Are You Making This Presentation Mistake?
By Marissa Brassfield, PayScale.com
We're frequently asked to present our qualifications to others, whether we're in the thick of a keynote or are in the hot seat of an interviewer's chair. In a recent column for Harvard Business Review, motivational psychologist Heidi Grant Halvorson, Ph.D. shared a presentation mistake that can break even your best efforts.
The biggest mistake people make when listing their qualifications is what psychologists call the "Presenter's Paradox." Let's say, for example, that you list off top-notch and so-so accomplishments together: your prestigious degrees, the companies you've founded, your in-depth programming knowledge… and the two years of language courses you took in college. You might think that the person you're speaking with will add these accomplishments up, but actually, he or she is far more likely to average your accomplishments instead.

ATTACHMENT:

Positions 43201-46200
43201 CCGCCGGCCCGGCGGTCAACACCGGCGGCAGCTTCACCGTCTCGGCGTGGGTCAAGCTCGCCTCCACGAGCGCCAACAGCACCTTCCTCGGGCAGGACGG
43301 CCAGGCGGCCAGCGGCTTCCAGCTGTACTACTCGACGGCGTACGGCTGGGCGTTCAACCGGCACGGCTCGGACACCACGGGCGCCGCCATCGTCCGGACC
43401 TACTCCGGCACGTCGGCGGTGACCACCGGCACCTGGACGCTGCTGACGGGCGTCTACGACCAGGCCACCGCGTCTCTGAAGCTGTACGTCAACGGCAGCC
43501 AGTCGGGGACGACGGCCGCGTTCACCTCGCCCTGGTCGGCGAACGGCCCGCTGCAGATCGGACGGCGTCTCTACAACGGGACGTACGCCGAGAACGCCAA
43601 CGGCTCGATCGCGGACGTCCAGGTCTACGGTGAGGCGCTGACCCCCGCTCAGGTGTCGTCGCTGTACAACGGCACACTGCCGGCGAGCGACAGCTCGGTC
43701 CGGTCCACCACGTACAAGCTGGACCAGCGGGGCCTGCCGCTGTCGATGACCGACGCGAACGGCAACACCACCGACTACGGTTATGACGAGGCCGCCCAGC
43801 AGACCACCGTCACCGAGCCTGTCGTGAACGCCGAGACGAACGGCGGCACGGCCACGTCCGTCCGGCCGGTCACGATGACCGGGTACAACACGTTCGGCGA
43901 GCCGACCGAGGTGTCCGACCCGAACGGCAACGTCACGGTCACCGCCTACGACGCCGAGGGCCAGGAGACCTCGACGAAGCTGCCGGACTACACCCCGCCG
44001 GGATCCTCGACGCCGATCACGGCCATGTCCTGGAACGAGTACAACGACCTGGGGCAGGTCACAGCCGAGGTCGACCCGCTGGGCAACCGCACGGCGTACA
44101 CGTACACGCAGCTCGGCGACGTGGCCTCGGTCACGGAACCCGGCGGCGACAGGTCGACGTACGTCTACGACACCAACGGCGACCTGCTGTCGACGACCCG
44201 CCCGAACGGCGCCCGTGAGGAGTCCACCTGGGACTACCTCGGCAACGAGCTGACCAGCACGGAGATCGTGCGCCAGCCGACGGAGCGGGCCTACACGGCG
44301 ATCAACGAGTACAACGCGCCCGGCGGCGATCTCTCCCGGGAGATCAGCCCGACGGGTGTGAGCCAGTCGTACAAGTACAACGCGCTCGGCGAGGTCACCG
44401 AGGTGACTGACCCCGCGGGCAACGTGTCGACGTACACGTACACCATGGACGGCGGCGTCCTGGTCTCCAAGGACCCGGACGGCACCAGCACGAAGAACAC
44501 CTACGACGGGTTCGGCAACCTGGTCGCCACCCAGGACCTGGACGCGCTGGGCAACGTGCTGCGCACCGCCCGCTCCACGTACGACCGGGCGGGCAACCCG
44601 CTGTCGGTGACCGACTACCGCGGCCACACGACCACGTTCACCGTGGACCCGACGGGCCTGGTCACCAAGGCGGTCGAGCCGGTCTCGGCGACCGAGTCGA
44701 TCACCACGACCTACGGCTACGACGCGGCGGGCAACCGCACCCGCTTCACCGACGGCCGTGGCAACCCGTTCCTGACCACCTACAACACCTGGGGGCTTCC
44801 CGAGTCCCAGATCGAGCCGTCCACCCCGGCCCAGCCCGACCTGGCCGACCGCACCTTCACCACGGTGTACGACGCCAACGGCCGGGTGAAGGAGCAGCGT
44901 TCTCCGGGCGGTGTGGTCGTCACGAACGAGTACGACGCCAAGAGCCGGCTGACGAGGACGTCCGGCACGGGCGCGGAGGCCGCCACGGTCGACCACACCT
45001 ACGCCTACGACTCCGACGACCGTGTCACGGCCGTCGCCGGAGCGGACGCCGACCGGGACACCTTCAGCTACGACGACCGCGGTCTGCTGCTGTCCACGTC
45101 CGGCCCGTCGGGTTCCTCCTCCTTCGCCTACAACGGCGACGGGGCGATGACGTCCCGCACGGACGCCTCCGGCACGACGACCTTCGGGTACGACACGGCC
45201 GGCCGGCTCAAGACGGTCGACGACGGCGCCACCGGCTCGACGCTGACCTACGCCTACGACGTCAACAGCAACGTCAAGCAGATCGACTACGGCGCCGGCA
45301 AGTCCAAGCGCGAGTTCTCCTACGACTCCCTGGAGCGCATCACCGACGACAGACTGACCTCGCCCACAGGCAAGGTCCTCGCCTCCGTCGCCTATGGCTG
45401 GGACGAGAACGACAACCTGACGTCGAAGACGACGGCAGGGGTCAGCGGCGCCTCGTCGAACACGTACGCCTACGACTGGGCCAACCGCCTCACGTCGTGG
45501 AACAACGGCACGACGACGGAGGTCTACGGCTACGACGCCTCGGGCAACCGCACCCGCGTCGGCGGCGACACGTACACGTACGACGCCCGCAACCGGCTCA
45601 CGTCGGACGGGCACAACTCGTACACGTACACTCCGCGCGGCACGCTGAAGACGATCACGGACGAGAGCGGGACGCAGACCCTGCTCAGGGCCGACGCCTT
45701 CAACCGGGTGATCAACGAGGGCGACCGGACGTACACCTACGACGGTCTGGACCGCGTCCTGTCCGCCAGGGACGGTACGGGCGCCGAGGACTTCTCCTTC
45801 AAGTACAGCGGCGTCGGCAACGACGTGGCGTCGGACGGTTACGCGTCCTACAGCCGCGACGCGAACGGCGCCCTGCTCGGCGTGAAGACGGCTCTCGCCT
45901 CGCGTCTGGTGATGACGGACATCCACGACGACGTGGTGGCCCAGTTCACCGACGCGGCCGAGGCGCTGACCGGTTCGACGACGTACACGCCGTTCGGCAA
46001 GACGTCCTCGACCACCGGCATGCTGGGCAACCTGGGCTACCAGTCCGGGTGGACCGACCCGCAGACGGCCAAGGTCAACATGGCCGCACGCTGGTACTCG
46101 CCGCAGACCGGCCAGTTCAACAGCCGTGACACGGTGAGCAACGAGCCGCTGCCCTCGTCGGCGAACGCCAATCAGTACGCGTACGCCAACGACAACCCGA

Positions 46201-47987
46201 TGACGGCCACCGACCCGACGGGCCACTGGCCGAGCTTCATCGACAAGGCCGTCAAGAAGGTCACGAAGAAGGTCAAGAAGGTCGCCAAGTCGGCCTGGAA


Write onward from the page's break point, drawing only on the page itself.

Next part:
"More is actually not better, if what you are adding is of lesser quality than the rest of your offerings," writes Dr. Halvorson. "Highly favorable or positive things are diminished or diluted in the eye of the beholder when they are presented in the company of only moderately favorable or positive things."
Have you ever fallen prey to the Presenter's Paradox?
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